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Rome, Open City

Directed by Roberto Rossellini.
With Anna Magnani, Aldo Fabrizi, Marcello Pagliero.
Italy, 1945, DCP, black & white, 103 min.
Italian and German with English subtitles.
DCP source: Janus Films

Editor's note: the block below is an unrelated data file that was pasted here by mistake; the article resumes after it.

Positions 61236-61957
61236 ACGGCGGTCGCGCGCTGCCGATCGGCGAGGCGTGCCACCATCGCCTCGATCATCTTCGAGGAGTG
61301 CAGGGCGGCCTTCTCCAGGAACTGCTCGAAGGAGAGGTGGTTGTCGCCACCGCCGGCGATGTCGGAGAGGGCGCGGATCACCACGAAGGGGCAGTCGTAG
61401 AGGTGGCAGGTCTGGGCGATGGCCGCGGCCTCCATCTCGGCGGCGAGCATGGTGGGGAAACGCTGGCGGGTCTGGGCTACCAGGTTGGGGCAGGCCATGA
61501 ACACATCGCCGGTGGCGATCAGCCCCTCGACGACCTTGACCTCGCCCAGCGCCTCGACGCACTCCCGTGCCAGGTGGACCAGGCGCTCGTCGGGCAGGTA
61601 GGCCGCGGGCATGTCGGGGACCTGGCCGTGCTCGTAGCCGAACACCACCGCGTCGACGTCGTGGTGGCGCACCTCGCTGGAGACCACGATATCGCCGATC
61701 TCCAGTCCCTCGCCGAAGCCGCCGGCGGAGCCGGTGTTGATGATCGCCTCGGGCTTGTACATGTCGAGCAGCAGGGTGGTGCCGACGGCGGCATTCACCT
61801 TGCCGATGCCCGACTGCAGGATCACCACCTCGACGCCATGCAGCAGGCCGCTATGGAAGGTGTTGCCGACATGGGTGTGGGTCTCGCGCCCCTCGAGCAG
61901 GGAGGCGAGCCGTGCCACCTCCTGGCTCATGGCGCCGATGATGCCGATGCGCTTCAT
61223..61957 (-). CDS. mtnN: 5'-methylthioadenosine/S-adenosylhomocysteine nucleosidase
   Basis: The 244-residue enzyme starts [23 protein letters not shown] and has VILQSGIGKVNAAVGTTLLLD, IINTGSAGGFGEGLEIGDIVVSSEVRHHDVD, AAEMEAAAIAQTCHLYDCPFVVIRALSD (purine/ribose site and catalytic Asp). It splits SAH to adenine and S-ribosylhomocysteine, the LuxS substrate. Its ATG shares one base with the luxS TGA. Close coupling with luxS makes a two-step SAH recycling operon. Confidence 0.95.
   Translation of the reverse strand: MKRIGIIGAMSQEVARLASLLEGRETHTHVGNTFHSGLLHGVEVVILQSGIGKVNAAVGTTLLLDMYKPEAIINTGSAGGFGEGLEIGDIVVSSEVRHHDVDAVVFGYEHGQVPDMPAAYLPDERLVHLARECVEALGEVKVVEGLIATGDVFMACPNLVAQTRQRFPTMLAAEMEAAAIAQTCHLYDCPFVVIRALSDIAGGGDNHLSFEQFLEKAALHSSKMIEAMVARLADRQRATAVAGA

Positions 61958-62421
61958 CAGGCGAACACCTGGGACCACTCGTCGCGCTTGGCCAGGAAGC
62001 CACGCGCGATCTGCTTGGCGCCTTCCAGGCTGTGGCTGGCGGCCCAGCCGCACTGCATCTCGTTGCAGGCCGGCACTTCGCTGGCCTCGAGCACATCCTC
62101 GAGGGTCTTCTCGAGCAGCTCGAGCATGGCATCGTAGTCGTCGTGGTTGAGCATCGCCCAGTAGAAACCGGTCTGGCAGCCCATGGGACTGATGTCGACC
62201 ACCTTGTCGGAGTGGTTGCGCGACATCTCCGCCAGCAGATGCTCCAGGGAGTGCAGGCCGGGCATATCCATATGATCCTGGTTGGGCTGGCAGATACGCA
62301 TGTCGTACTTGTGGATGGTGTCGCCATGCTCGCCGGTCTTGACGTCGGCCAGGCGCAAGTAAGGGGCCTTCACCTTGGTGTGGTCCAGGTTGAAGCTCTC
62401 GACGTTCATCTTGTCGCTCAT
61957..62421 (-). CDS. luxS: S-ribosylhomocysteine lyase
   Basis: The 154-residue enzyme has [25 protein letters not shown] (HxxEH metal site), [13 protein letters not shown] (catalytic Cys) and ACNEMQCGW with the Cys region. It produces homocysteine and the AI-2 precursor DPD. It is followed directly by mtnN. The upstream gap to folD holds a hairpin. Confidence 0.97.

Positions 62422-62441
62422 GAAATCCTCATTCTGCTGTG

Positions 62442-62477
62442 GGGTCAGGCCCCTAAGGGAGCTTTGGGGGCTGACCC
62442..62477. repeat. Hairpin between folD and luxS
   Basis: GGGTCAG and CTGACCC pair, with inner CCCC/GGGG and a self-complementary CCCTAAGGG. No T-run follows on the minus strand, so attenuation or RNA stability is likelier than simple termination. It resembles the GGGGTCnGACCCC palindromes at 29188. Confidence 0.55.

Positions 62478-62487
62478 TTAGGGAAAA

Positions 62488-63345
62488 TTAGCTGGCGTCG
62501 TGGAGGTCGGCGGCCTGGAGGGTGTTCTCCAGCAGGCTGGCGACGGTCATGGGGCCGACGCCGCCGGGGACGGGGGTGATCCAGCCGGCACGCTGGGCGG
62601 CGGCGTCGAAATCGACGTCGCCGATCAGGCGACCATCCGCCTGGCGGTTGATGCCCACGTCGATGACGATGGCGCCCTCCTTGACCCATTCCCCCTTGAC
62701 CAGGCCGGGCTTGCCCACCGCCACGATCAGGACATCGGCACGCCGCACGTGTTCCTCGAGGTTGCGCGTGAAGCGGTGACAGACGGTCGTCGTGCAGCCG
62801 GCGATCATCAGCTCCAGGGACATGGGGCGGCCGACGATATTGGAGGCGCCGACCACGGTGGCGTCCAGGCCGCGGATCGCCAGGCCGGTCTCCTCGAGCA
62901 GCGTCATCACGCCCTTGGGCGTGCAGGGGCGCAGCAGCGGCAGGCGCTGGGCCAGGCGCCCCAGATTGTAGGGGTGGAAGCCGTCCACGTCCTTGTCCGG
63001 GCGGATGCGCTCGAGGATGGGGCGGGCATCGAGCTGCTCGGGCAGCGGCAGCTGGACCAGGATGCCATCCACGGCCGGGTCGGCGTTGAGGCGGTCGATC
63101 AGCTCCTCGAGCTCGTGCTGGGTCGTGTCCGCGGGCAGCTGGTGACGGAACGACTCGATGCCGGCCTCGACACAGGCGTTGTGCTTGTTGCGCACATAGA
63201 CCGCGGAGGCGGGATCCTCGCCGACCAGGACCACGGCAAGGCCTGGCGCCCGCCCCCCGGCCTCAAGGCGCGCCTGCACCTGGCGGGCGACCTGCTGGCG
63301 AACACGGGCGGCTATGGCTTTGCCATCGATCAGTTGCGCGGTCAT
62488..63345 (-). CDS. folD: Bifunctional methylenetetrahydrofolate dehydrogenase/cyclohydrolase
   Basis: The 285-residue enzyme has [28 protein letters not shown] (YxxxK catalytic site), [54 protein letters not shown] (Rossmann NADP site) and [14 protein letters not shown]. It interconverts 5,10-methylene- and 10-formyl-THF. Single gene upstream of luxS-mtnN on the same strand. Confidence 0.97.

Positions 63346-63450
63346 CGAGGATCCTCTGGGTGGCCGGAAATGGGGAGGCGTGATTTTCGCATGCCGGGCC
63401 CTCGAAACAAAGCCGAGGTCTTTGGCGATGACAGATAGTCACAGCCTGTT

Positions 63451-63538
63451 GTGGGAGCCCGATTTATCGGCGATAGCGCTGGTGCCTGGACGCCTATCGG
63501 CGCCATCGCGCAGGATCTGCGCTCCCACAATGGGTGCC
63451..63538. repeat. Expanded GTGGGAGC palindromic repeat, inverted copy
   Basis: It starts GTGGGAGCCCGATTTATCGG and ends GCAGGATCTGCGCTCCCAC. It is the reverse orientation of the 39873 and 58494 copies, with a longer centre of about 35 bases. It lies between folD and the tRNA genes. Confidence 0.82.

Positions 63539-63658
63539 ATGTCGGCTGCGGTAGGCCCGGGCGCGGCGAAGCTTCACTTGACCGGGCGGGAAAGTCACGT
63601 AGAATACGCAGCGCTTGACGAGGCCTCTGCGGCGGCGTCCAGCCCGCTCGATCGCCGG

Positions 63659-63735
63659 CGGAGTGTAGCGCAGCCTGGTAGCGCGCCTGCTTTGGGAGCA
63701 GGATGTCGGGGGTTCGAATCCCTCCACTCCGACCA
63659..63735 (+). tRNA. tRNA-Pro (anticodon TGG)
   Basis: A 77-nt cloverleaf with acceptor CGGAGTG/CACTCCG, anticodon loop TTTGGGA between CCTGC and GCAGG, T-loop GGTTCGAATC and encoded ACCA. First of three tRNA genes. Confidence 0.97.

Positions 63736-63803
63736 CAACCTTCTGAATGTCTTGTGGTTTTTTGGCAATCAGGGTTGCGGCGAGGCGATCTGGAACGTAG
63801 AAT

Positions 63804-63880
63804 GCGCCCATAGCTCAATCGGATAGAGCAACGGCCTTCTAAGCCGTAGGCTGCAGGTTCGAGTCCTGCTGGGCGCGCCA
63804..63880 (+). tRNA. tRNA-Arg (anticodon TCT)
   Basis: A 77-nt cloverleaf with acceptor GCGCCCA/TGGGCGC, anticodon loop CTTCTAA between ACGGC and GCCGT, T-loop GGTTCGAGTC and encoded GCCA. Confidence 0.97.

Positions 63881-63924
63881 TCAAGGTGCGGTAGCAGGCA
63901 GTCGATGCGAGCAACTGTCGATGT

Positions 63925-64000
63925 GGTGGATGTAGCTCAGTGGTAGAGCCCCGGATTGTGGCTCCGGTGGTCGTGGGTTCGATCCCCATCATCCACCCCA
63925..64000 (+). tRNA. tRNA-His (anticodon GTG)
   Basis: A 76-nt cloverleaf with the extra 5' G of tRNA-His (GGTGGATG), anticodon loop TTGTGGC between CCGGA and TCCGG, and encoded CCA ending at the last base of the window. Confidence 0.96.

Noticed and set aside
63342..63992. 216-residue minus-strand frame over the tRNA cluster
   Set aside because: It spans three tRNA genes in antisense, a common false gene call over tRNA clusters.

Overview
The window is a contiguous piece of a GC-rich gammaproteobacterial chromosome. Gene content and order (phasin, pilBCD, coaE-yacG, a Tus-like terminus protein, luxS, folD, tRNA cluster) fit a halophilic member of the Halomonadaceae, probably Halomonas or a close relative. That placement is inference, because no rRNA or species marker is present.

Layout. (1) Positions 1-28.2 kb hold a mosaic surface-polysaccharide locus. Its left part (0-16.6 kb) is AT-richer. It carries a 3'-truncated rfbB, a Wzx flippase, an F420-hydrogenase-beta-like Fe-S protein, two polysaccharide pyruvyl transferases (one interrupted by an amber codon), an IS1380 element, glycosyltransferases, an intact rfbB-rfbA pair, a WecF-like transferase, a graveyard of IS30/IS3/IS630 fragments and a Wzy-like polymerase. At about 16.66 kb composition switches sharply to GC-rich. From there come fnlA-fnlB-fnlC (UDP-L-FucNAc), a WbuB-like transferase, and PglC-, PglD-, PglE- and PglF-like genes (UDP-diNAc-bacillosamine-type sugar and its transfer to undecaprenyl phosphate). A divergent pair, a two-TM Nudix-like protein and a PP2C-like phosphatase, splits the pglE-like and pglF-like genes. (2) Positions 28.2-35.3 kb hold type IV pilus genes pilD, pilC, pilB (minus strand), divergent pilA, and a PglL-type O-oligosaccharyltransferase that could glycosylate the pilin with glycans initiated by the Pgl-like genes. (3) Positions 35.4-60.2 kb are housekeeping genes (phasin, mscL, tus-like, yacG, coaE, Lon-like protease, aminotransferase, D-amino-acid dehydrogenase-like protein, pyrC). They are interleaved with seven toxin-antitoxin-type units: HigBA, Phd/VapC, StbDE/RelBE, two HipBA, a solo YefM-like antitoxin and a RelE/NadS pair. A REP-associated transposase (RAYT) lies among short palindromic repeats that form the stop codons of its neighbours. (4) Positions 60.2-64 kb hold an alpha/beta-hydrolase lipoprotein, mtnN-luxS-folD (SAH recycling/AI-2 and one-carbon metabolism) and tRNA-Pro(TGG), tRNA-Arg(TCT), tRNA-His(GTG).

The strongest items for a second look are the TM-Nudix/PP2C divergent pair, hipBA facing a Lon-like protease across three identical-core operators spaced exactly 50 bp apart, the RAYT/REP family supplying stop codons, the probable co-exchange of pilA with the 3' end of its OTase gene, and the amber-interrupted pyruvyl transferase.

Made in the last days and immediate aftermath of World War II, Rossellini’s revelatory masterpiece initiated the movement known as Italian neorealism. Shooting on location and using a mix of nonprofessional actors and professionals playing against type, Rossellini presents a picture of Rome and its ordinary people struggling to survive under German occupation. Day-to-day life alternates with heroics, and the group predominates over individuals during a rare period of cooperation between Catholic clergy and Communist Party resistance in the face of a common enemy. When the director enlisted a young Fellini to contribute to the script, he began Fellini’s formative apprenticeship in improvisational, documentary-like neorealism and helped launch the colorful, controversial career of the twenty-four-year-old with a film so realistic in detail and contemporary in content, it was banned in several countries.

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